Original languageEnglish (US)
Pages (from-to)1220-1230
Number of pages11
JournalCirculation
Volume119
Issue number9
DOIs
StatePublished - Mar 10 2009
Externally publishedYes

Fingerprint

Cardiac Resynchronization Therapy
Heart Failure
Therapeutics
Messenger RNA
Sarcoplasmic Reticulum Calcium-Transporting ATPases
Action Potentials
Muscle Cells
Proteins
Sodium-Calcium Exchanger
Dogs
Calcium
Ryanodine Receptor Calcium Release Channel
Ion Channels
Cardiac Arrhythmias

Keywords

  • Heart failure
  • Ion channels
  • Remodeling
  • Resynchronization, electrophysiology

ASJC Scopus subject areas

  • Physiology (medical)
  • Cardiology and Cardiovascular Medicine

Cite this

Electrophysiological consequences of dyssynchronous heart failure and its restoration by resynchronization therapy. / Aiba, Takeshi; Hesketh, Geoffrey G.; Barth, Andreas S.; Liu, Ting; Daya, Samantapudi; Chakir, Khalid; Dimaano, Veronica Lea; Abraham, Theodore P.; O'Rourke, Brian; Akar, Fadi G.; Kass, David A.; Tomaselli, Gordon F.

In: Circulation, Vol. 119, No. 9, 10.03.2009, p. 1220-1230.

Research output: Contribution to journalArticle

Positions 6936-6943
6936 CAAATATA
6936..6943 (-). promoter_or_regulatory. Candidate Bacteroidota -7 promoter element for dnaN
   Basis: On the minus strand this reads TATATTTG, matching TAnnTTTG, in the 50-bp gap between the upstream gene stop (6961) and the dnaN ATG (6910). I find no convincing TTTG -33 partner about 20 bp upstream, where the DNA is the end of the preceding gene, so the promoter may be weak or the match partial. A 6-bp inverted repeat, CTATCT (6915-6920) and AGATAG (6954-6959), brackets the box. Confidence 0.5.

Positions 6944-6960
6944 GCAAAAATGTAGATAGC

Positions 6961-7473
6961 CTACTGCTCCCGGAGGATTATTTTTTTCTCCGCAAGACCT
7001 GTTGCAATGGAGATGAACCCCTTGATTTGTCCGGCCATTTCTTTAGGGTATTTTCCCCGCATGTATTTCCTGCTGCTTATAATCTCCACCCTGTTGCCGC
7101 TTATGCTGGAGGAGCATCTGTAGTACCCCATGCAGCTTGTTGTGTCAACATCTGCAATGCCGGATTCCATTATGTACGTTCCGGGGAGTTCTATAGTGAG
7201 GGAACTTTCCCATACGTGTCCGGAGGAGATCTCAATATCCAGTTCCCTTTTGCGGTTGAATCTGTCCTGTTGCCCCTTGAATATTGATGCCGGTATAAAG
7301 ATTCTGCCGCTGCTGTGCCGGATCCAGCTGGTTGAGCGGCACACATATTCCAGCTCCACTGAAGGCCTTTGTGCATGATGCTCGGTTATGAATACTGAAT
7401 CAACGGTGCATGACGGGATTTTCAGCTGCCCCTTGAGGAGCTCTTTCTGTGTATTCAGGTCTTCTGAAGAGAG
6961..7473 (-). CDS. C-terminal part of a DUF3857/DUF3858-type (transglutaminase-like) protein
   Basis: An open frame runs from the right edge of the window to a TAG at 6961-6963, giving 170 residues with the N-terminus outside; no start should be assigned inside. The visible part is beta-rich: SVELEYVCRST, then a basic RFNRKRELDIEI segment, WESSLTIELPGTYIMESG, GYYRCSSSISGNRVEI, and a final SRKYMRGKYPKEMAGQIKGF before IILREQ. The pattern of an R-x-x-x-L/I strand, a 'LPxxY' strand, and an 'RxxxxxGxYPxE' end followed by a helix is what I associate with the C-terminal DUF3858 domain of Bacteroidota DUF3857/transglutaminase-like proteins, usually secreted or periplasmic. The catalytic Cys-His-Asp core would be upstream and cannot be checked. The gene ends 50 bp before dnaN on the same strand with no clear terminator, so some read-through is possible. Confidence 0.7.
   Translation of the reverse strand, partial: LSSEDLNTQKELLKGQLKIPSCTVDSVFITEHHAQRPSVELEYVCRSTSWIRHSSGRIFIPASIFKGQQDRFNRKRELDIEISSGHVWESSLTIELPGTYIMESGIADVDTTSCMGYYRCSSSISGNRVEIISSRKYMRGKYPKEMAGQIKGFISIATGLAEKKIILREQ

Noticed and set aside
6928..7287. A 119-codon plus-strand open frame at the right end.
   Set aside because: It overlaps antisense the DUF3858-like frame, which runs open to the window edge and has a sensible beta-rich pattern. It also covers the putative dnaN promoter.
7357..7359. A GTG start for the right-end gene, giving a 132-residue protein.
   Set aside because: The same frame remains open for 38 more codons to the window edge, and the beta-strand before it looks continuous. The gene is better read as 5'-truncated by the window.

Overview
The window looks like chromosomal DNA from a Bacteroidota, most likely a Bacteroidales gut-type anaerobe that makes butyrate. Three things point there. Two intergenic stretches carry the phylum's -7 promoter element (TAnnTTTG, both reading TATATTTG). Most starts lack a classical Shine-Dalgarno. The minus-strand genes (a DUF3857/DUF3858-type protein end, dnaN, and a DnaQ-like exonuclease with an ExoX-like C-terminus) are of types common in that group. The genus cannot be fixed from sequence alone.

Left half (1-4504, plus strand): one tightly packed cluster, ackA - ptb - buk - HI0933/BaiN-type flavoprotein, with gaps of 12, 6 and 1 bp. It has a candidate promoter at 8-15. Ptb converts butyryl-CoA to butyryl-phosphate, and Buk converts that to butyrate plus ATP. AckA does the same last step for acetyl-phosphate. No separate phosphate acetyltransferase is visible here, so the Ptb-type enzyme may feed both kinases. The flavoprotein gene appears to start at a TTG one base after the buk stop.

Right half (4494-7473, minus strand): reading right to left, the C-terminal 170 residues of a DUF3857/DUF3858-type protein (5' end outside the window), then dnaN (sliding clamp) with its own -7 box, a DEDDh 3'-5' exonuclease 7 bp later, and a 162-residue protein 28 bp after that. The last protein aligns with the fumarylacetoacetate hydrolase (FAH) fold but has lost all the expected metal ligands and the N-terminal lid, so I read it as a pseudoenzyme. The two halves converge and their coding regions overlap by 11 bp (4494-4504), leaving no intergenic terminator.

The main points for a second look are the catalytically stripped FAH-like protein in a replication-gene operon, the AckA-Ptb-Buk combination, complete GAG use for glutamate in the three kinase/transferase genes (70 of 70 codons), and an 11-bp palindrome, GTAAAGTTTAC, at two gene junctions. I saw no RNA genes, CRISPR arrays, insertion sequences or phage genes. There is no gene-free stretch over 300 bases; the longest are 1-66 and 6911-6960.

Aiba, T, Hesketh, GG, Barth, AS, Liu, T, Daya, S, Chakir, K, Dimaano, VL, Abraham, TP, O'Rourke, B, Akar, FG, Kass, DA & Tomaselli, GF 2009, 'Electrophysiological consequences of dyssynchronous heart failure and its restoration by resynchronization therapy', Circulation, vol. 119, no. 9, pp. 1220-1230. https://doi.org/10.1161/CIRCULATIONAHA.108.794834
Aiba, Takeshi ; Hesketh, Geoffrey G. ; Barth, Andreas S. ; Liu, Ting ; Daya, Samantapudi ; Chakir, Khalid ; Dimaano, Veronica Lea ; Abraham, Theodore P. ; O'Rourke, Brian ; Akar, Fadi G. ; Kass, David A. ; Tomaselli, Gordon F. / Electrophysiological consequences of dyssynchronous heart failure and its restoration by resynchronization therapy. In: Circulation. 2009 ; Vol. 119, No. 9. pp. 1220-1230.